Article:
Published scientific reports claim declining fatalities in the new larger turbines installed at Altamont but the data also shows something else if you look close. The data shows that there a direct association between the number of fatalities found in relation to turbine size. It is an illusion because from the highest number of fatalities found in the studies down to the lowest shows progressively smaller search areas for each of the five larger wind turbines categories.
The area searched for each of the smaller Windmatic turbines is 50 meters out from the base of each turbine. The area searched looking for bodies around the 1 MW turbines at Buena Vista was 75 meters. Since the 1 MW turbines are actually 19.1 times bigger we can multiply the 7850 square meter Windmatic search areas by that amount for comparison. This will give us an area of 149,935 square meters that was searched for the fatalities listed for the smallest turbines. Now if we look at the total area searched for the much larger 1 MW turbines it is just 17662 square meters
A total single search of the so called safer 38 turbines installed in the Buena Vista wind project, covered 671175 square meters. The total search area of the same rotor sweep equivalent (726 40-65 kW turbines) of the smaller turbines was 5,699,100 square meters. A difference of 5,028,735 square meters, or almost 2 square miles.
This is very important because wounded birds with severed limbs can travel for days before dying and smaller birds hit by blade tips can fly like a baseball upon impact.
The mortality figures given by the industry for the 1 MW turbines were derived from search area equivalents 8.5 times smaller. The new larger turbines with lower claimed fatalities had bird and bat mortality searches covering an area of over 26 million less square feet every time searchers looked through the turbines. What does this all really mean? That if you do not look, you will not see.
Now that the wind industry undersized search radius ploy has been exposed, an argument can also be made that comparison search areas should be derived from the equal angles created from the outside edge or the maximum height of the rotor sweep to the outside edge of the search radius. I have looked into this and depending on tower height, it still creates a search area radius in the 130-142 meter range that should have been done for each of the Buena Vista 1 MW turbines. This is still 3-3.6 times too small. But even if this had been done, the increased search areas would not account for the higher winds at the increased elevation of impact, nor the greater impact to birds generated from birds hitting blades with much faster tip speeds of the newly installed 1 MW turbines.
All Native Bird Comparisons
The new turbines were said to drastically reduce the bird mortality rate by 80 percent. This statement is not true. Not only are the all native bird figures wrong from the result of using distorted comparisons of rated capacity, rotor sweep, and search area sizes, but birds species that do not use the habitat, were used to create the low Buena Vista number of 2.389 bird fatalities/MW/year.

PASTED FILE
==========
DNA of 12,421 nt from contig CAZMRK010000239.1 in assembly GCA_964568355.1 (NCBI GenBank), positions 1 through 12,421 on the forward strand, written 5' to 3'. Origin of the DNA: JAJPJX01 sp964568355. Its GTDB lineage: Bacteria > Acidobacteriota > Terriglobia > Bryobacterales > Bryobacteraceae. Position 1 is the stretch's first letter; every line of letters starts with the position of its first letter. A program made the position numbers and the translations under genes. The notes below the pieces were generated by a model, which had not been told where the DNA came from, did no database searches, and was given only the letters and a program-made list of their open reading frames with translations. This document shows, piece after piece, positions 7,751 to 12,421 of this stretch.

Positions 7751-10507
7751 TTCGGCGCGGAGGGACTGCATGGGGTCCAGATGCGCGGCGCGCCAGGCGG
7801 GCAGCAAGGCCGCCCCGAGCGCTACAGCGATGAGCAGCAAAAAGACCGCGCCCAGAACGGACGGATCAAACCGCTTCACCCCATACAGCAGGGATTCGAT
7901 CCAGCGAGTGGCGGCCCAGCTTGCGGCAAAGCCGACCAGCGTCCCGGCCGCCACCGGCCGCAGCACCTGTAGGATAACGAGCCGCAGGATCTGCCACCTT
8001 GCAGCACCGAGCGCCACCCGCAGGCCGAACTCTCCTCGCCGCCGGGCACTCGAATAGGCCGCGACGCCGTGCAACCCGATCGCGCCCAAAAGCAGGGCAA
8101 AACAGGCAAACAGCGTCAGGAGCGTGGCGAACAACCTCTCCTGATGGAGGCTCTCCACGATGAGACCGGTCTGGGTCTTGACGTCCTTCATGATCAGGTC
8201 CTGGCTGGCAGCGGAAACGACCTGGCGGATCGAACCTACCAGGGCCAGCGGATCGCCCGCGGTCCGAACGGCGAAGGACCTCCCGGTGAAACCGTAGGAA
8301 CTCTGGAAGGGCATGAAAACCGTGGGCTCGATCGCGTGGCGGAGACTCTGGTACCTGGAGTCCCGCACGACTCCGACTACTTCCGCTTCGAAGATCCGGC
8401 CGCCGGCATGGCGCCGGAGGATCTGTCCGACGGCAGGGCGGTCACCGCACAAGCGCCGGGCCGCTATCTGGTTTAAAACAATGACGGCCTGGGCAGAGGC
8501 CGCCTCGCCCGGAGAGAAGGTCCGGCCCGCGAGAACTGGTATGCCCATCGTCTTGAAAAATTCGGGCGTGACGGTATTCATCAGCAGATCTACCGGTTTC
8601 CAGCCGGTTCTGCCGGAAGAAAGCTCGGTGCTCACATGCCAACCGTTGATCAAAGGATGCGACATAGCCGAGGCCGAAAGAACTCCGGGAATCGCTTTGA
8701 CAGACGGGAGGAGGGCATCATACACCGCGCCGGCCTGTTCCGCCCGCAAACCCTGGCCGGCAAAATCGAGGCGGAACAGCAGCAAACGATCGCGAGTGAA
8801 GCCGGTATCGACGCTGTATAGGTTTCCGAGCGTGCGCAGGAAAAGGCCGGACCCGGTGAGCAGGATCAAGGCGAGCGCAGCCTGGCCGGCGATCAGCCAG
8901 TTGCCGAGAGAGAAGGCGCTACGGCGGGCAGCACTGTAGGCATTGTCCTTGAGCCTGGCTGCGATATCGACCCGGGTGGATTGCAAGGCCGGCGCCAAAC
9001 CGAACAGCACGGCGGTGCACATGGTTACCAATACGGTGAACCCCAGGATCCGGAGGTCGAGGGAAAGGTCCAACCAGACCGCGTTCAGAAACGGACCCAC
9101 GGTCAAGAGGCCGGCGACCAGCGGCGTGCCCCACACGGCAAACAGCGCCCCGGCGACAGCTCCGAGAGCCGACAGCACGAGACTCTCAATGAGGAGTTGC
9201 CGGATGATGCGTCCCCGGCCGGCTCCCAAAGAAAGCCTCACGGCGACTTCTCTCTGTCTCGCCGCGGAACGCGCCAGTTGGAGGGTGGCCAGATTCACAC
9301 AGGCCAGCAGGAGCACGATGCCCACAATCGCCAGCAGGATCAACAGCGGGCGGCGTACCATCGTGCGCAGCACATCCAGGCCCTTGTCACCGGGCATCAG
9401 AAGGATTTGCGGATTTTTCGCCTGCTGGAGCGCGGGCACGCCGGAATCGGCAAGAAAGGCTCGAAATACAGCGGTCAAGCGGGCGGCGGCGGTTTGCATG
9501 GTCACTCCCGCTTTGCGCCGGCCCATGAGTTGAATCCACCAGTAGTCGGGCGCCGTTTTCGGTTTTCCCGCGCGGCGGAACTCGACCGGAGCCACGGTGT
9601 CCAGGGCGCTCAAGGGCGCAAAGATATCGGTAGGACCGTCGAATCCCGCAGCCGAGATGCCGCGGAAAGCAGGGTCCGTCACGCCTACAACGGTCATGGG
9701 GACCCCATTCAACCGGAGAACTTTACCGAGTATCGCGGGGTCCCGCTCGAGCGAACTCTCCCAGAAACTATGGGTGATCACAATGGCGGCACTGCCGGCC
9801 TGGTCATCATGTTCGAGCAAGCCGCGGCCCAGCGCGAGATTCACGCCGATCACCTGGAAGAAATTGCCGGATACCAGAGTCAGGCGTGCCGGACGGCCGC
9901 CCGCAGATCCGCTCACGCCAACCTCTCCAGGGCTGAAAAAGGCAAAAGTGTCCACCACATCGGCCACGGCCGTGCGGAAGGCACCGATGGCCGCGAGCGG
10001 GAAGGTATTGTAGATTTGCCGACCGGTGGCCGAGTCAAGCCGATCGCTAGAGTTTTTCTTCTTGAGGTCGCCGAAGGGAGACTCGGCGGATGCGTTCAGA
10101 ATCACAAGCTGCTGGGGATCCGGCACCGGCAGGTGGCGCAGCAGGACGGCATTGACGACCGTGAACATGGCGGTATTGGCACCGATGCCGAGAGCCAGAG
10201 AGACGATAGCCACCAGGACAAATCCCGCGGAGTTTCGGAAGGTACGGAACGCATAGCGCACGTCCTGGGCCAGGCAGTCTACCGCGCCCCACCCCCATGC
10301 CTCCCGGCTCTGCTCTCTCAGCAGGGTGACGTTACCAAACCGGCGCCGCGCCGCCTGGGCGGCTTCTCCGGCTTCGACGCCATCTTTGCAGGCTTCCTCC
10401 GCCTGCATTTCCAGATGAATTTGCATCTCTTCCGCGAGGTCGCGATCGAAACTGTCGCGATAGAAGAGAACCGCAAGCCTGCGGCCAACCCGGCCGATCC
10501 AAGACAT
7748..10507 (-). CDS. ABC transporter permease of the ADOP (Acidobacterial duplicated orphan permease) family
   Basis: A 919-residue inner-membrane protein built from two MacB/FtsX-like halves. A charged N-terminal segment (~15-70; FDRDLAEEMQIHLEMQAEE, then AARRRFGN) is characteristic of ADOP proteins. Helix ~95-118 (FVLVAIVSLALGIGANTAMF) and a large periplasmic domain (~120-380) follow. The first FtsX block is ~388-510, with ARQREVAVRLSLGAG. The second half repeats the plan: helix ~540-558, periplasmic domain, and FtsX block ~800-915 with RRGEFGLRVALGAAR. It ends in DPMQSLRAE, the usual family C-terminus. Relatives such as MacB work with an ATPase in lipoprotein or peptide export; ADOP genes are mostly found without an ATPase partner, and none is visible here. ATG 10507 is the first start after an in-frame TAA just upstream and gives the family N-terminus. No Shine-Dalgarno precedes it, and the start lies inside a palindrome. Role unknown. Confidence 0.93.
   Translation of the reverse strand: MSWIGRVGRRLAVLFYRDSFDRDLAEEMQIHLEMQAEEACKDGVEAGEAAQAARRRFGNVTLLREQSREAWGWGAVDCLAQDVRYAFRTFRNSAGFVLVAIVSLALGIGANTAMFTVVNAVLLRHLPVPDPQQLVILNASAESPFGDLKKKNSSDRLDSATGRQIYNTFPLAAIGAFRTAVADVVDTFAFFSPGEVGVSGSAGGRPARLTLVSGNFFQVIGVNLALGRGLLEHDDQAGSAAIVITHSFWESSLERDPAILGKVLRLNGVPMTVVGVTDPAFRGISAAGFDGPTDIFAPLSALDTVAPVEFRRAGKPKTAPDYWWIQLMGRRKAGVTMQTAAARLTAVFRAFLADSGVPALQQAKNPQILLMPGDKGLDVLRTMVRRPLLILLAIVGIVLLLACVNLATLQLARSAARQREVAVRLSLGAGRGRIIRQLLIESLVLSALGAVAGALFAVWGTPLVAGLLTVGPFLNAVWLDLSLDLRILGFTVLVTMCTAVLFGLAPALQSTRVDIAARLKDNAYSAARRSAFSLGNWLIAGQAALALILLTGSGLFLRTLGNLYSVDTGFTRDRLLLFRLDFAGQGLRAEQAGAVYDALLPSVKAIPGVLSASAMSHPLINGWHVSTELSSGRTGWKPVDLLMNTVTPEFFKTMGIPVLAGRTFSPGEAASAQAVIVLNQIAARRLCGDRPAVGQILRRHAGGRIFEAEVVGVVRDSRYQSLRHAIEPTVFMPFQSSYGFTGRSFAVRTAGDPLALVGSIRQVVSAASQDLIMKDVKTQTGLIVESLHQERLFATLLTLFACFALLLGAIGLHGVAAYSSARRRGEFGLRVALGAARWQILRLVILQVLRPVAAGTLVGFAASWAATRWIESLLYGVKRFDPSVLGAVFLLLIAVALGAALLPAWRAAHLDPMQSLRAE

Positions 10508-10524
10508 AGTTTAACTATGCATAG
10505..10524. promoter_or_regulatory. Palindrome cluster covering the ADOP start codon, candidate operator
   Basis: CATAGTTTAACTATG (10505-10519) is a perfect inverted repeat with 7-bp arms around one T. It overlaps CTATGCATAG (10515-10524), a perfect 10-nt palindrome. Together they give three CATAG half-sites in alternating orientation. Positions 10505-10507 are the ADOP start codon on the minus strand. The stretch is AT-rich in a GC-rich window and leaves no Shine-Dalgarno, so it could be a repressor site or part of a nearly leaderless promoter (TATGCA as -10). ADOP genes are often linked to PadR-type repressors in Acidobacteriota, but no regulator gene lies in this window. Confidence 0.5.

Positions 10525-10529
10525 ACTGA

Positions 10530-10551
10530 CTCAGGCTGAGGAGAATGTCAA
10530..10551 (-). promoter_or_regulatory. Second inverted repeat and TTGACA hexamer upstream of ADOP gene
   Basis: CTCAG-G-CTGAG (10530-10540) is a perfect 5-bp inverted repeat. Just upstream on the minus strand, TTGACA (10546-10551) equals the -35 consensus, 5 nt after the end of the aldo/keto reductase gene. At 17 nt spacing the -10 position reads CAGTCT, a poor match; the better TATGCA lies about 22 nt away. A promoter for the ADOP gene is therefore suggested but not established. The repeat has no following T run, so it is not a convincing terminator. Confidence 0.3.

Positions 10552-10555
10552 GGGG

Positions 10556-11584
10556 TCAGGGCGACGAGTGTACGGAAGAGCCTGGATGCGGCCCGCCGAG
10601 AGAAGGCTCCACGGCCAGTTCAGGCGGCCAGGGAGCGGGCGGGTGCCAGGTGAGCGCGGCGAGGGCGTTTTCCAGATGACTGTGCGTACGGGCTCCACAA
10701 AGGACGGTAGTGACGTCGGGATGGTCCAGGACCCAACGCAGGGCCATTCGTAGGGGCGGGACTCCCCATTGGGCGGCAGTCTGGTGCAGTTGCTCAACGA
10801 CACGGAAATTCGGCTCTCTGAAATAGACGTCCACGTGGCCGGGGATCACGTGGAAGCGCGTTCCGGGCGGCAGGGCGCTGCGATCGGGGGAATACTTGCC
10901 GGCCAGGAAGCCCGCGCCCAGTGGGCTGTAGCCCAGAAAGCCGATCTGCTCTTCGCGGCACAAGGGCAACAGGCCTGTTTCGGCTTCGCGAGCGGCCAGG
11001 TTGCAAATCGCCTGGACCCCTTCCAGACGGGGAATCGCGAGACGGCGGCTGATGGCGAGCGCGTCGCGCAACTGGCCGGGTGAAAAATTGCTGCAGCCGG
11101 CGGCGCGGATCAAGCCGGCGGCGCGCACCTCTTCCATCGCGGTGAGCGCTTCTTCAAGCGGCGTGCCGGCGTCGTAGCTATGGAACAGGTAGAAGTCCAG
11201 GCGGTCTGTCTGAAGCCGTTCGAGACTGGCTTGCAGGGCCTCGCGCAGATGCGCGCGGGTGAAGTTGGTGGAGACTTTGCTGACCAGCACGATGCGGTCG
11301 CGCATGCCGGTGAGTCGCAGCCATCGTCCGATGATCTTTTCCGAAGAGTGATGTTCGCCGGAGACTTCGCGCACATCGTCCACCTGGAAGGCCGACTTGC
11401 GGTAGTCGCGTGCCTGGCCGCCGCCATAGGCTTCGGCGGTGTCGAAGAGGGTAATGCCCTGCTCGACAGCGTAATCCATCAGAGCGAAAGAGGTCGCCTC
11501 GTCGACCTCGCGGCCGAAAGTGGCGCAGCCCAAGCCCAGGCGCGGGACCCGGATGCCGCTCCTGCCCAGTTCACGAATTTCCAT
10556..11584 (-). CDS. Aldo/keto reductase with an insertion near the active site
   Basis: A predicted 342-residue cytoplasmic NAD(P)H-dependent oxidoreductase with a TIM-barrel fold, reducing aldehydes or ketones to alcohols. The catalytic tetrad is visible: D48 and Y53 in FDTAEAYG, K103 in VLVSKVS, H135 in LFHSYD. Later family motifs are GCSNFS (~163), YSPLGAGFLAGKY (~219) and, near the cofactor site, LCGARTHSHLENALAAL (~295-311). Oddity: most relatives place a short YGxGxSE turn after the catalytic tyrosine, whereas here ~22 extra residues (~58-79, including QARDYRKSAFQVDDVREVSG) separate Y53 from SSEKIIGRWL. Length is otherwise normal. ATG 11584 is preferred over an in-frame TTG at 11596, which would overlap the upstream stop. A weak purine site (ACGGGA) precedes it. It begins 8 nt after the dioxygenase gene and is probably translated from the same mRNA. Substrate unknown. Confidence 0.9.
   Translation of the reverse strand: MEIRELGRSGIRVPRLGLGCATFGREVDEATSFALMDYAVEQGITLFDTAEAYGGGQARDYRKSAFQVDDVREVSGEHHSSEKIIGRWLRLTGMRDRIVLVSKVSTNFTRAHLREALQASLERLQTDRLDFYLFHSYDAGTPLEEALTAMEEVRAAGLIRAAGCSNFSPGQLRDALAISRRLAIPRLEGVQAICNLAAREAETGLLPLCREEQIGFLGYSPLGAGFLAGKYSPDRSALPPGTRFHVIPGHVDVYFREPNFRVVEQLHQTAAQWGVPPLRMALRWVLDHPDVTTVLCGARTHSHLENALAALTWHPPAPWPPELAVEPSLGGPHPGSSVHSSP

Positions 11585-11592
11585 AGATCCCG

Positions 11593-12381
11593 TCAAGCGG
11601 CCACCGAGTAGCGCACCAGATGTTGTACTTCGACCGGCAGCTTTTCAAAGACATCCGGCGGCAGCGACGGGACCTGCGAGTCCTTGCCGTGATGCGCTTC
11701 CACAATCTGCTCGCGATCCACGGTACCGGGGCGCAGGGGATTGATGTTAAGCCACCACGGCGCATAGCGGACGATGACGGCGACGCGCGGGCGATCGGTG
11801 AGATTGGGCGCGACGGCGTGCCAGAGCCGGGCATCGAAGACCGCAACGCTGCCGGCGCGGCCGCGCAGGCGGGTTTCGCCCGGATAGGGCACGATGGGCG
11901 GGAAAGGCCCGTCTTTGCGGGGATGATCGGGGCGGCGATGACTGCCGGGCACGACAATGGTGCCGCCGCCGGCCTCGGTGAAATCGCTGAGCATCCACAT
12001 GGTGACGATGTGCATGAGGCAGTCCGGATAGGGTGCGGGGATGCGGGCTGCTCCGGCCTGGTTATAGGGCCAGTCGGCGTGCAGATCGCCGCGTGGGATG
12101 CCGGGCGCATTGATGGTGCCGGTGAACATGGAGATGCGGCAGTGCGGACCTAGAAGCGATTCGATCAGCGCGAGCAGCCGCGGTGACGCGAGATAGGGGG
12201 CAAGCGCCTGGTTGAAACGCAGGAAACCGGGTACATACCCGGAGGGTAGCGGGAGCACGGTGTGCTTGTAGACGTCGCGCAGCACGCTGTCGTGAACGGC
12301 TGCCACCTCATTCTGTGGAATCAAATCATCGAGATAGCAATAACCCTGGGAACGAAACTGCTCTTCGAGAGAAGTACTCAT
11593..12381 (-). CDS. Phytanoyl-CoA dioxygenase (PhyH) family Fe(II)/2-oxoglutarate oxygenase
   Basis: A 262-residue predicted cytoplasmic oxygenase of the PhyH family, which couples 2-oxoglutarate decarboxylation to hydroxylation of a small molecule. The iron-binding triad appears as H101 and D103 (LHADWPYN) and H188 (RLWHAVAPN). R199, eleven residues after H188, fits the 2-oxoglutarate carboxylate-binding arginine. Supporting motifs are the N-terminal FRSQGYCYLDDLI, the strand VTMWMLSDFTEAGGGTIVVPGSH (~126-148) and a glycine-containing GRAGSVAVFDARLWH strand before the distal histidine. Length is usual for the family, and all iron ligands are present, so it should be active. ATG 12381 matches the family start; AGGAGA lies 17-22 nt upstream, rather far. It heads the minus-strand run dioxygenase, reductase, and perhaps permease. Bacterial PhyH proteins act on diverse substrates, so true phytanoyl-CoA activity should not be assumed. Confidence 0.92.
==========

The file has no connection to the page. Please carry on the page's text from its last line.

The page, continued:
Bird species that do not live in or use the habitat should not have ever been used. I’ve walked the Buena Vista habitat. The habitat where the Buena Vista wind turbines are placed, is a treeless semi desert grassland (see images). You will not see wild turkeys, flickers, scrub jays, pelicans and many of the other bird species that were used to build the 80 percent reduction number. This is another trick of numbers used to create the safer turbine myth.
Other Problems with the Turbine Comparisons
Hidden in the numbers are several other facts that completely change the widely published repowering conclusions. With the largest 1 MW turbines, is the terrible news that the golden eagle death rate went up over all other wind turbine categories from .043 fatalities to 0.084/MW/year. Even with the many flawed comparisons and conclusions the death rate still nearly doubled when compared to the 40-65 kw turbines. When accounting for these flaws, the death rate for the golden eagle becomes even more alarming because it easily escalates mortality to over 4 times as many golden eagles killed with the so called safer turbines.
Another fact buried in the 67% lower raptor mortality numbers is the fact that with the burrowing owl mortality category, no mortalities were reported because they also do not live around the turbines in Buena Vista 1 MW turbine habitat. This lowered the overall raptor mortality of the raptor species. The closest and rare observations of this species were all about 1/2 mile away from the closest turbines.
Lastly it must be pointed out that the these same 1 MW Turbines put in other locations of Altamont pass with better habitat would kill far more raptors, birds, and bats. In other words the bird and raptor mortalities reported would have been higher in nearly every category except for those species like the Horned lark and Prairie falcon that prefer this semi desert habitat. The death list from the Buena Vista turbines shows that their mortality numbers went up.